It appears that you change the memory frequency rather than the CPU?
Unless that implies something else…
https://sourceforge.net/p/wive-ng/wive-ng-rtnl/ci/11c6379881d4f0af802b35f63120c800148bf91f/tree/Uboot/config.in mentions the PLL which you don’t seem to touch?
The MT7621A_defconfig file found on github is meant to provide a “known working” configuration.
Anyone is free to build it however they wish. As well as contribute any improvements.
AMD Ontario C-70 is 9W TPD, you can easily remove that fan and suffer no consequences, your atx power fan will do enough air flow in a proper enclosure.
i run a fanless Athlon II X2 250u (25W TPD) with i must admit a large 60W heatsink, under stress tool the cpu won’t reach 55c.
i’m also a bit surprised by the high idle power of that board, is it with 6 idle/sleep discs ?
Data separation 😉
Music is on a 2.5″ USB disk connected to my router with auto spin-down, accessible at home through SMB and from everywhere else through VPN. Throughput horribly low but sufficient since only compressed audio formats in use. Other unimportant media files are on another large USB disk connected to my ESXi whitebox (USB passthrough to a ‘media server’ VM running). I don’t care about bit rot here since file formats can cope with corruption (same as streaming disruption) and data can be reconstructed anyway.
Work data lives on my laptop that uses an idiot proof backup solution (TimeMachine from Apple). You can define a couple of different backup targets (either locally or networked) and backupd uses them in a round-robin fashion. By simply using my laptop in different locations where I’ve installed a TM target (home, work, parents, …) data gets backed up automagically (always with an own versioning history and encrypted of course). TimeMachine through network has some serious drawbacks but I don’t use Apple’s rather expensive offerings here but cheap SBC running Linux, Netatalk and a simple script making use of btrfs + snapshots simply throwing away latest insufficient backup if problems occured. Still everything USB based and no RAID involved since useless.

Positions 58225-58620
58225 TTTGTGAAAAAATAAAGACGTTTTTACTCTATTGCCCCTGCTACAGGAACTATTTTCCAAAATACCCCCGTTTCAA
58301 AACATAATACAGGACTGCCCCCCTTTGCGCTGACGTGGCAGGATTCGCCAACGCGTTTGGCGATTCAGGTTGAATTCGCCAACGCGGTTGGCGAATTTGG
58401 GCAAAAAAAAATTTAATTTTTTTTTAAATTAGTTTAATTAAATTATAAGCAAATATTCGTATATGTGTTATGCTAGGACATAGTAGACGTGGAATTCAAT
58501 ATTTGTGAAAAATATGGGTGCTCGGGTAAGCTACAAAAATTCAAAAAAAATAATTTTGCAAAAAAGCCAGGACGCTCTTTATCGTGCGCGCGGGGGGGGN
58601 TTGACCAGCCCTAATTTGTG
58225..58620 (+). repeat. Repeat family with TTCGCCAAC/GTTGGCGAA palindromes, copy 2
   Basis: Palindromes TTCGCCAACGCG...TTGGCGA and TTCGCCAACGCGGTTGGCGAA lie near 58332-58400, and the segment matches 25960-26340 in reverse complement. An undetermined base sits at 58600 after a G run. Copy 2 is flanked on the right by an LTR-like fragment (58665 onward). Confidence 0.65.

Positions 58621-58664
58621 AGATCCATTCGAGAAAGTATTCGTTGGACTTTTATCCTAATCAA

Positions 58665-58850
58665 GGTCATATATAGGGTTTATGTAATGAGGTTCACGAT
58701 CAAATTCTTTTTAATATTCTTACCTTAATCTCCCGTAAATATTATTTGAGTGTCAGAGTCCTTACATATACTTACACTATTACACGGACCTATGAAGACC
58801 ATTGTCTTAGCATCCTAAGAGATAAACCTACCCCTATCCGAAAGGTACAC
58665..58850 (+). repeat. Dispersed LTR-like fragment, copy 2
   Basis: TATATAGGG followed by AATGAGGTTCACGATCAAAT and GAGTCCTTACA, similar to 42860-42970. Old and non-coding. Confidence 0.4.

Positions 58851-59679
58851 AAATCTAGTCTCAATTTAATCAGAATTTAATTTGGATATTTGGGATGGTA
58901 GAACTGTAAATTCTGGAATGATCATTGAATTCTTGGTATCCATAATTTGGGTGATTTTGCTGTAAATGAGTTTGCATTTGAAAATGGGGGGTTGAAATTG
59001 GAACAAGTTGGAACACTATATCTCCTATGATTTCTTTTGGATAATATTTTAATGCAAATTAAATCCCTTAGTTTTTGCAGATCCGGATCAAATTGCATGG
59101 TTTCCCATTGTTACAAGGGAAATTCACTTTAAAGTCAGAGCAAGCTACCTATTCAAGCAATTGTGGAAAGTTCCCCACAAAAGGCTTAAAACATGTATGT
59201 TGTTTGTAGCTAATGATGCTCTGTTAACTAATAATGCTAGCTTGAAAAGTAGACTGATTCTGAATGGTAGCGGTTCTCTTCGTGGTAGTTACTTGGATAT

And then there’s an archive server I move finished projects to every few weeks (i7 box running OpenSolaris in the beginning but now FreeNAS) with 4 x 3.5″ SATA HDDs in raidz2 topology (this thing is also another TimeMachine target and syncs all data to a remote location when I switch it on every few weeks after scrub finished successfully)
TL;DR: Off-topic 😉
Try running a de-dupped volume and get back to me 🙂 (Hashing overhead is usually the bigger problem with that anyway… I wish the freebsd crypto module would leverage AES-NI sha… that would help a lot).
They passed the goal.
Quoting the blog post above: ‘GB-PC1 launched on Crowdsupply a few days ago with the goal of raising at least $75,000’
Hmmm. So either my copy/paste when really bad, or CrowdSupply allows to (conveniently) adjust the funding goal during a campaign.
It’s the latter and also explained there (‘Same Pricing, Lower Funding Goal’). While I’m still not convinced that this is a good solution from a technical point of view I wish them success since I appreciate some of the ideas behind the project a lot (blob free to name the most important one).